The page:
See also


  • [ The Ruhr Statute ]: The agreement on the establishment of an International Ruhr Authority with the wording of the associated official announcement. English official text with German translation / edited by the government of the State of North Rhine-Westphalia with the assistance of the German Office for Peace Issues in Stuttgart. Düsseldorf: [State Chancellery] of the State of North Rhine-Westphalia, 1949
  • Beate Dorfey: The Benelux countries and the international Ruhr authority. Control or European Integration? Düsseldorfer Schriften zur Neueren Landesgeschichte and the history of North Rhine-Westphalia, Volume 52. Klartext Verlag , ISBN 3-88474-773-8 .
  • Carsten Lüders: The Ruhr Control System: Origin and Development in the Framework of the West Integration of West Germany 1947-1953 . Campus, Frankfurt / Main / New York 1988, ISBN 3-593-33889-0 .
  • Carsten Lüders: The importance of the Ruhr Statute and its abolition for the foreign policy and foreign trade emancipation of West Germany (1948–1952) , in: Manfred Knapp (Ed.): From the foundation of the bizones to the economic and political integration of the West: Studies on the relationship between foreign policy and foreign trade relations in the Development phase of the Federal Republic of Germany (1947–1952) . Haag and Herchen, Frankfurt am Main 1984, ISBN 3-88129-640-9 , pp. 95-186.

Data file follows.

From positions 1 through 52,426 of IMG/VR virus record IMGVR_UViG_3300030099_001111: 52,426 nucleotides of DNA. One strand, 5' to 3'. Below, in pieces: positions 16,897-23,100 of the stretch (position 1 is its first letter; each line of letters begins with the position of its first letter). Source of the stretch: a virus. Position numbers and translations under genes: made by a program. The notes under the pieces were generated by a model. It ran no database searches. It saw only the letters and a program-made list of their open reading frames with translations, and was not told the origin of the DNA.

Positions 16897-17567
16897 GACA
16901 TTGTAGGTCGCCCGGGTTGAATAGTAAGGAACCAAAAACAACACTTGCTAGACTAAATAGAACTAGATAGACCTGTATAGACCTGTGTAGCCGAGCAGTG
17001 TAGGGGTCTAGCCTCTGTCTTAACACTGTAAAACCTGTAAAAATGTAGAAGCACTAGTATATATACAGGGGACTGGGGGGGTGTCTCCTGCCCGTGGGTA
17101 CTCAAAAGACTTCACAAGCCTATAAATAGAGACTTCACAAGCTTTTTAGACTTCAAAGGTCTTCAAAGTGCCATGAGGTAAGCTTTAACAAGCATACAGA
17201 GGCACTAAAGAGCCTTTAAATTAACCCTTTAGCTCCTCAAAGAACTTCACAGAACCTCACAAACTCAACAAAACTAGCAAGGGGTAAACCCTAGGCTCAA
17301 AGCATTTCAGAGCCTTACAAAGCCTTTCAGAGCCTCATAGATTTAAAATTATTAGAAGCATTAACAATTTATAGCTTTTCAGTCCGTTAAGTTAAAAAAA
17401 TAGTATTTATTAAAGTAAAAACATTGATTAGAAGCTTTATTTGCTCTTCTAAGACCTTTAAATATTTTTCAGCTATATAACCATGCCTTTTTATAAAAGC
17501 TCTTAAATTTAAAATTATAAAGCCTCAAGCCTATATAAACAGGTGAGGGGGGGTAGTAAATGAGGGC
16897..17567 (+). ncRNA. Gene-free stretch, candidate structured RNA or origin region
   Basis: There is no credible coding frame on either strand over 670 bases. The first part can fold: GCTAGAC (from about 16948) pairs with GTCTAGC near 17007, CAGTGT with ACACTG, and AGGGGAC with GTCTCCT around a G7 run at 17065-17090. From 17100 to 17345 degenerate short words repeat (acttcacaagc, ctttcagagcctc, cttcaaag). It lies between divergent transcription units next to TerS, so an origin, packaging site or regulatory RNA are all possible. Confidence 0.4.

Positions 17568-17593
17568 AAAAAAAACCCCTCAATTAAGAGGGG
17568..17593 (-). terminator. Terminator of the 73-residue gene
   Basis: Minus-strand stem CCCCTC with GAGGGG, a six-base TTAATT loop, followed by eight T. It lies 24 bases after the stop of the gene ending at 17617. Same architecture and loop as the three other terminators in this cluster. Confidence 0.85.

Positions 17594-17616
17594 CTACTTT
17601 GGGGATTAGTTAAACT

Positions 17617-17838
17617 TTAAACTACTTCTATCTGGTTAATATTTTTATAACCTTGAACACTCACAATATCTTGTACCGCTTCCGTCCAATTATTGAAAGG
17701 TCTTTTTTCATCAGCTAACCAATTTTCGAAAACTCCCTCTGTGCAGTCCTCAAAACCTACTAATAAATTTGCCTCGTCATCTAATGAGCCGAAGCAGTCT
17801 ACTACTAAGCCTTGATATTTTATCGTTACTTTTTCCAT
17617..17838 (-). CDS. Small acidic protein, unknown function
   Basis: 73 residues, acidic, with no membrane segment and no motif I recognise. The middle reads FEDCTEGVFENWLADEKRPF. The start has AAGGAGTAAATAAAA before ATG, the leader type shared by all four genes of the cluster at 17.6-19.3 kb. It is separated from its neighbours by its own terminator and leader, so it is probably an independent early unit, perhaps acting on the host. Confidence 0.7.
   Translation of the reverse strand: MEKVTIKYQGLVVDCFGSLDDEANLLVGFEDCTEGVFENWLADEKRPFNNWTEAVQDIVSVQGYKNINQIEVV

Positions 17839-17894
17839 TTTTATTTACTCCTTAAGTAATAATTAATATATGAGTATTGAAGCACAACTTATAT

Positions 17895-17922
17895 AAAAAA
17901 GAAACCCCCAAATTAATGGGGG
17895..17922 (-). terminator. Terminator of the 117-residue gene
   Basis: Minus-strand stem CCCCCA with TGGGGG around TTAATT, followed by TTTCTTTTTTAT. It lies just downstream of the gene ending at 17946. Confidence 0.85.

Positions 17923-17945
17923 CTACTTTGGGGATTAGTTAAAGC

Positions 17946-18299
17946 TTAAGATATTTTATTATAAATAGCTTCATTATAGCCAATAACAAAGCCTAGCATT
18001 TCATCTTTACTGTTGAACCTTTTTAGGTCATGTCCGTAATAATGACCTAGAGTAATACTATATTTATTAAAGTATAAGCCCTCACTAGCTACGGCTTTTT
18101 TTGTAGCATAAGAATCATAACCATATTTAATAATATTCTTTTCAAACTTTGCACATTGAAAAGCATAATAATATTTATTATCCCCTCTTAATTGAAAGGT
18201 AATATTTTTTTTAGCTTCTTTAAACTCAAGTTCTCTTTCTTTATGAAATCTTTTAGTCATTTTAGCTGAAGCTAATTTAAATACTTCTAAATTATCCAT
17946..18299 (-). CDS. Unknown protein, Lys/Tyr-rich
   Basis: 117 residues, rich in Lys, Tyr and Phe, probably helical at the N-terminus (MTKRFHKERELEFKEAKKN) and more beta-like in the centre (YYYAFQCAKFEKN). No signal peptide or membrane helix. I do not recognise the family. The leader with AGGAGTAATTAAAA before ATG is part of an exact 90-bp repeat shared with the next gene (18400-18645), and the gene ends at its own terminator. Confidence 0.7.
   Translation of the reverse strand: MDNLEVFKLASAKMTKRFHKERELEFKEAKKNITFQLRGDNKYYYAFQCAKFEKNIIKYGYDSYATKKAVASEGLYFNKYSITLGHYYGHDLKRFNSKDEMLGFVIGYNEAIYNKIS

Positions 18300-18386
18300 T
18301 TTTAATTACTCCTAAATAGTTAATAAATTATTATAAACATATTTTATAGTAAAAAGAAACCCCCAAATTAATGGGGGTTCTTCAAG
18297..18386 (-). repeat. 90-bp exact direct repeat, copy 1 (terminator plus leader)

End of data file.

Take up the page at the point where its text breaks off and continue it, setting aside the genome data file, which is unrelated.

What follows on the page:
• Oswald Post: Between Security and Reconstruction: The Ruhr Question in the Allied Discussion 1945–1949 . Focus, Giessen 1986, ISBN 3-88349-342-2 .
  • Heinz Potthoff: From the occupying state to the European community: Ruhr authority, coal and steel union, EEC, Euratom . Publishing house for literature and current affairs, Hanover 1964.

Web links

Individual evidence

  1. a b Marion Countess Dönhoff : The Ruhr statute . In: Die Zeit , No. 1/1949, title page.
  2. ^ "The Cabinet Protocols of the Federal Government" online (Federal Archives), 9th Cabinet meeting on October 4, 1949, Item 10
  3. germanhistorydocs
  4. (PDF; 984 kB)
  5. ^ GDR government paper to secure the economy of the GDR. BStU signature HA XVIII / MfS Abt. XVIII of the BV
  6. Bettina Blank : The West German Lands and the Emergence of the Federal Republic. On the dispute over the Frankfurt documents of July 1948 . Dissertation University of Cologne, 1990, Studies on Contemporary History, Volume 44, Oldenbourg Wissenschaftsverlag, Munich 1995, ISBN 3-486-56108-1 , p. 218
  7. DER SPIEGEL 2/1949
  8. DER SPIEGEL 49/1949